Corner Brook man has ties to 2 soldiers a century apart

Ernest Winsor served in the Newfoundland Royal Naval Reserve in the First World World War. Andrew Jesso was a reservist in the Royal Newfoundland Regiment. (Submitted by Sheldon Peddle - image credit)
Ernest Winsor served in the Newfoundland Royal Naval Reserve in the First World World War. Andrew Jesso was a reservist in the Royal Newfoundland Regiment. (Submitted by Sheldon Peddle - image credit)
Submitted by Sheldon Peddle
Submitted by Sheldon Peddle

A Corner Brook man is spending this Remembrance Day reflecting on the lives of two soldiers who had an impact on his own life, even though the two men wore military uniforms nearly a century apart.

The first, Sheldon Peddle's great-grandfather, Ernest Winsor, was a veteran of the First World War, and the second soldier Peddle will be thinking about, Andrew Jesso, was not related by blood but was like a son to him.

Jesso, a member of the Royal Newfoundland Regiment, died in a car accident in June, just a few weeks before his 20th birthday.

"It makes, you know, Remembrance Day so much more significant," said Peddle. "It always was a special day for me anyway, but to now have that connection, on two different levels, so many generations apart, a great-grandfather, and someone who I loved as a son, this Remembrance Day will be much more challenging, but much, much more meaningful."

Soldier of the Great War

Peddle remembers learning his great-grandfather was in the war when Winsor gave his young great-grandson a photo of him in uniform.

"It didn't really register with me the significance of it," said Peddle, who was just 11 when his great-grandfather died in 1995 at the age of 86.

But it wasn't just Peddle who didn't know much about Winsor's wartime service. In fact, Winsor's entire family knew very little about his time in the military, because it was a subject the veteran did not discuss.

Winsor's involvement in the war effort only became a topic of conversation in the family about 20 years after his death, when a naval uniform was discovered in an old trunk in the family home in Springdale.

A mystery to unravel

Around that time, the 100th anniversary of the start of the First World War was coming up, and The Rooms provincial museum was looking for donations for an exhibit, so Peddle's family offered to lend Winsor's naval uniform for display.

But The Rooms needed to verify that Winsor's uniform was genuine, and the family had no documents to prove the century-old clothing had belonged to Winsor or that he'd even served in the First World War.

The family and The Rooms started investigating but, in spite of searching records, making phone calls, and going through old archives and microfiche, they at first could find no evidence of Winsor's wartime service.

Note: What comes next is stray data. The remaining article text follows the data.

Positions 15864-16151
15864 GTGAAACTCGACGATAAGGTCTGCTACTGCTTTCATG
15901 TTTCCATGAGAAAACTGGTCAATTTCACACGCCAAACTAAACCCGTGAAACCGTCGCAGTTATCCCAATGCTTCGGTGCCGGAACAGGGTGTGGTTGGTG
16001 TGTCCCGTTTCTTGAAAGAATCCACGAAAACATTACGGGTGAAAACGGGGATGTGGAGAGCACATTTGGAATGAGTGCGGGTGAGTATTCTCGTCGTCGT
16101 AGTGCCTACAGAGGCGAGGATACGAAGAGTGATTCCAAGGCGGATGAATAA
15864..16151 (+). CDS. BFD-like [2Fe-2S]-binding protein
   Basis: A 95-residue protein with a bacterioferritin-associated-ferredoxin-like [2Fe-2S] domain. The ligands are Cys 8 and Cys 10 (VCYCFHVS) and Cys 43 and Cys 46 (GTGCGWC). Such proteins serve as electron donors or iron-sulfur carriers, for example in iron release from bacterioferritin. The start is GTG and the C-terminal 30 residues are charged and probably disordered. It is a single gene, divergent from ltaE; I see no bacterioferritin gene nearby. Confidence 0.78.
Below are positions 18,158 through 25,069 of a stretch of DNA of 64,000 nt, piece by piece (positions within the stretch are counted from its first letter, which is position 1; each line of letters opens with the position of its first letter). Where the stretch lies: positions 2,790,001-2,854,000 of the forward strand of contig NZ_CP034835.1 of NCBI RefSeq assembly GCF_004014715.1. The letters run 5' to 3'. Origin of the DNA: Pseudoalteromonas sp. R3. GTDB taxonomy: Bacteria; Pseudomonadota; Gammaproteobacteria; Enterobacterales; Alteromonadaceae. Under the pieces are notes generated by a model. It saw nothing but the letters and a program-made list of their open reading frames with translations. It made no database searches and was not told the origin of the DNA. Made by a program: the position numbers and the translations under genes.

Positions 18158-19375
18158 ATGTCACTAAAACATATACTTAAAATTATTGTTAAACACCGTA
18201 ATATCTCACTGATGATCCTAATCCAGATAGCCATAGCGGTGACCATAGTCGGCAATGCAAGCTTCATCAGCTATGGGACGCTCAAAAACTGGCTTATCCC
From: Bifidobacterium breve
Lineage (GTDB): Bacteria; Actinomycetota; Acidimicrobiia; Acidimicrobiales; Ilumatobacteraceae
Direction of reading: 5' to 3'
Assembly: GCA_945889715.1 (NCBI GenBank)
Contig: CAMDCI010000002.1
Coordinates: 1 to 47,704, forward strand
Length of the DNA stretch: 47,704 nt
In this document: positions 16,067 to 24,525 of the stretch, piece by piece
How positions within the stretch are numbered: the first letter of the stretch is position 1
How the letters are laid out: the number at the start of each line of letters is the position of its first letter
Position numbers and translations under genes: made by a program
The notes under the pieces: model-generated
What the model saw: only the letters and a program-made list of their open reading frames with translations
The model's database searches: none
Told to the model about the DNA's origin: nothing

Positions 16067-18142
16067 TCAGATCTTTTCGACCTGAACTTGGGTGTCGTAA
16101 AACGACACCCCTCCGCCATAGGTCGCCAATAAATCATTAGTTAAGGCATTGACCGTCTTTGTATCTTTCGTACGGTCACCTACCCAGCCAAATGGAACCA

Finally, with just weeks before the exhibit was scheduled to open, Peddle said he got a call from The Rooms to say they'd found his great-grandfather's military records, with enough information to prove that he'd been in the Royal Naval Reserve, so his uniform could be put on display at the provincial museum.

Peddle says seeing his grandfather's uniform at The Rooms made him more emotional than he'd expected, because although he'd already seen it a number of times, he'd never seen it on a mannequin.

"It was really overwhelming when I walked into the exhibit there at The Rooms," said Peddle. "It seemed a little more lifelike or brought to life than laying flat on a table."

Submitted by Sheldon Peddle
Submitted by Sheldon Peddle

Modern-day soldier

Peddle's connection to the second soldier in his life came about in an unexpected way and, coincidentally, around the time when his great-grandfather's uniform went on display.

Peddle befriended and became a mentor to a teenager from Stephenville by the name of Andrew Jesso.

"Over time, he and I developed a very close relationship. You know, he was like a son to me. He called me Dad, lived with me for an extended period of time," said Peddle.

Jesso had many and varied interests and, in 2019, he signed up as a reservist in the Royal Newfoundland Regiment.

"You could almost say he stood a little bit taller when you saw him in uniform," said Peddle.

"And quite often I would make that connection back to my great-grandfather, and just imagine how things have changed in terms of the role of our Armed Forces, but what my great-grandfather would think, that there was now this person that I considered a son, also wearing the uniform."

An unexpected tragedy

Sadly, Jesso's life was cut short by a vehicle accident on the Trans-Canada Highway on June 25, a devastating loss for his family and friends, including Peddle, his family by choice.

When a decision was required about what Jesso would wear in his casket, those closest to him settled quickly on the young man's uniform from the Royal Newfoundland Regiment.

Peddle said the most touching moment at the funeral home was when Jesso's former comrades in the Royal Newfoundland Regiment paid tribute to him, posthumously bestowing upon Jesso the new rank he had earned before he died, that of corporal.

"That ceremony never took place before he passed away. So they actually did it at the funeral home," said Peddle. "So that, when he was cremated, he was cremated with the stripes that reflected his proper rank at the time of his passing."

Submitted by Sheldon Peddle
Submitted by Sheldon Peddle

Honouring their memory

With the shock of losing Jesso still fresh on this Remembrance Day, Peddle is cherishing memories of the young reservist who intended to become a correctional officer for a career.

Peddle is also working to honour Jesso's life by establishing a memorial fund to help families with the cost of enrolling children in skiing, another activity Jesso was passionate about.

And, this Nov. 11, Peddle is remembering not just one soldier, but two.

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